At first glance the word "motherhood" has a clear meaning, but the concept of motherhood has been fluid throughout history.
A new book from Dr Emily Jeremiahand Professor Abigail Lee Six from the School of Modern Languages, Literatures and Cultures explores the representation of motherhood in modern culture, and how that shapes people's understanding of what it means to be a mother.
Dr Emily Jeremiah said: "Our book deals with a range of topics including pregnancy and birth, family, social policy, and lived experience. We were looking to provoke a debate about what mothering is, and what it means. It's a complex and contested issue in research, as well as more generally in the public domain, which is why we felt it was so important to examine the topic from an interdisciplinary standpoint."
Motherhood in real life
Motherhood in Literature and Culture: Interdisciplinary Perspectives from Europe is a collection of essays that explores how motherhood is represented in modern culture. Looking at examples from across Europe, the book examines how representations affect the ways in which people negotiate motherhood as both a concept and an experience. As well as representations in literature, the book also includes essays that examine representations of motherhood in philosophy, art, social policy, and film.
"There are things we 'know' that we get from books, TV, or the internet – from ‘culture’ - but how does that knowledge affect us?" says Dr Emily Jeremiah.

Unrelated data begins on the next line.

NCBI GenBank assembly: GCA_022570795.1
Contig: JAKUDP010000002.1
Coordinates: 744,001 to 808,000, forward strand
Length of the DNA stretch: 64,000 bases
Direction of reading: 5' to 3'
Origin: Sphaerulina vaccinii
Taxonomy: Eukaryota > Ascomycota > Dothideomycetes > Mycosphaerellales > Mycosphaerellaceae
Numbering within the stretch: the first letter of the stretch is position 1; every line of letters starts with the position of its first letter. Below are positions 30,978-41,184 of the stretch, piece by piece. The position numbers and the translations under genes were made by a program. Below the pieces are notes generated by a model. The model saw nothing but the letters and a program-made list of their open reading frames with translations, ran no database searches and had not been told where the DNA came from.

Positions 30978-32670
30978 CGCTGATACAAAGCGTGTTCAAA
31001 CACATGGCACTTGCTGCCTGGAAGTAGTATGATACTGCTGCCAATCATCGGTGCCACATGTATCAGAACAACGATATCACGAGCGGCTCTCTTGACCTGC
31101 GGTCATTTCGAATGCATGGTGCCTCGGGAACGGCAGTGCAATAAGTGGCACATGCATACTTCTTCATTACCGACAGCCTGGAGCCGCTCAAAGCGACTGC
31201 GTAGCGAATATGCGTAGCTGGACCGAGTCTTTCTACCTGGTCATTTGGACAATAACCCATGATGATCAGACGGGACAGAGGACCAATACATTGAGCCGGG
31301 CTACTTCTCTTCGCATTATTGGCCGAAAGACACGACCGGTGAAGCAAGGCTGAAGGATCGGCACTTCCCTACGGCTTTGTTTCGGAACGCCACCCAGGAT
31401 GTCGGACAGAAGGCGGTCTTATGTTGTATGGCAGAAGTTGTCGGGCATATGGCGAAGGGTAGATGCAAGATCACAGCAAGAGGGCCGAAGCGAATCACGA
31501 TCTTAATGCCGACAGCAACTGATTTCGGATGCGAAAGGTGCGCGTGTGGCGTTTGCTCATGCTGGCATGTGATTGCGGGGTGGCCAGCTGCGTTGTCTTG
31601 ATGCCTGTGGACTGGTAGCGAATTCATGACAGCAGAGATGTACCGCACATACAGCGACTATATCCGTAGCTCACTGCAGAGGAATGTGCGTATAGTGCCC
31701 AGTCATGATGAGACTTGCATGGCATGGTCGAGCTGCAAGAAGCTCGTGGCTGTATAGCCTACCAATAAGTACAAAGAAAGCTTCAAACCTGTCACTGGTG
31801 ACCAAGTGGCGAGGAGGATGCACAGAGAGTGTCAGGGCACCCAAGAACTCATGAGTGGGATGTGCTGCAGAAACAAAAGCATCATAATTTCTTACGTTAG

"There's a pervasive idea that babies 'learn' to sleep through the night, and that parents being woken up multiple times in the night by their children only lasts a few months, say. In reality, that’s not what happens – parents can suffer from broken sleep for years. How does the difference between that expectation and the reality affect people's experience of motherhood? It's those kinds of questions we were looking to explore."
Launching in London
At the official launch of the book, held in London's Freud Museum, renowned journalist Yasmin Alibhai-Brown chaired a panel discussion looking at questions of class, power, and privilege, as well as the tension, or perceived tension, between mothering and creativity. It also explored the potentially crucial role of literature and the arts in shaping debates about mothering.
Edited by Dr Emily Jeremiah, Professor Abigail Lee Six, Dr Victoria Brown, Dr Adalgisa Giorgio and Professor Gill Rye, Motherhood in Literature and Culture: Interdisciplinary Perspectives from Europe is available now. Listen to the launch event discussion or find out more about the book.
Learning more at Royal Holloway
Find out more about the study of Comparative Literature and Culture, or the modules on the construction of gender as part of a Modern Languages degree in The School of Modern Languages, Literatures and Cultures.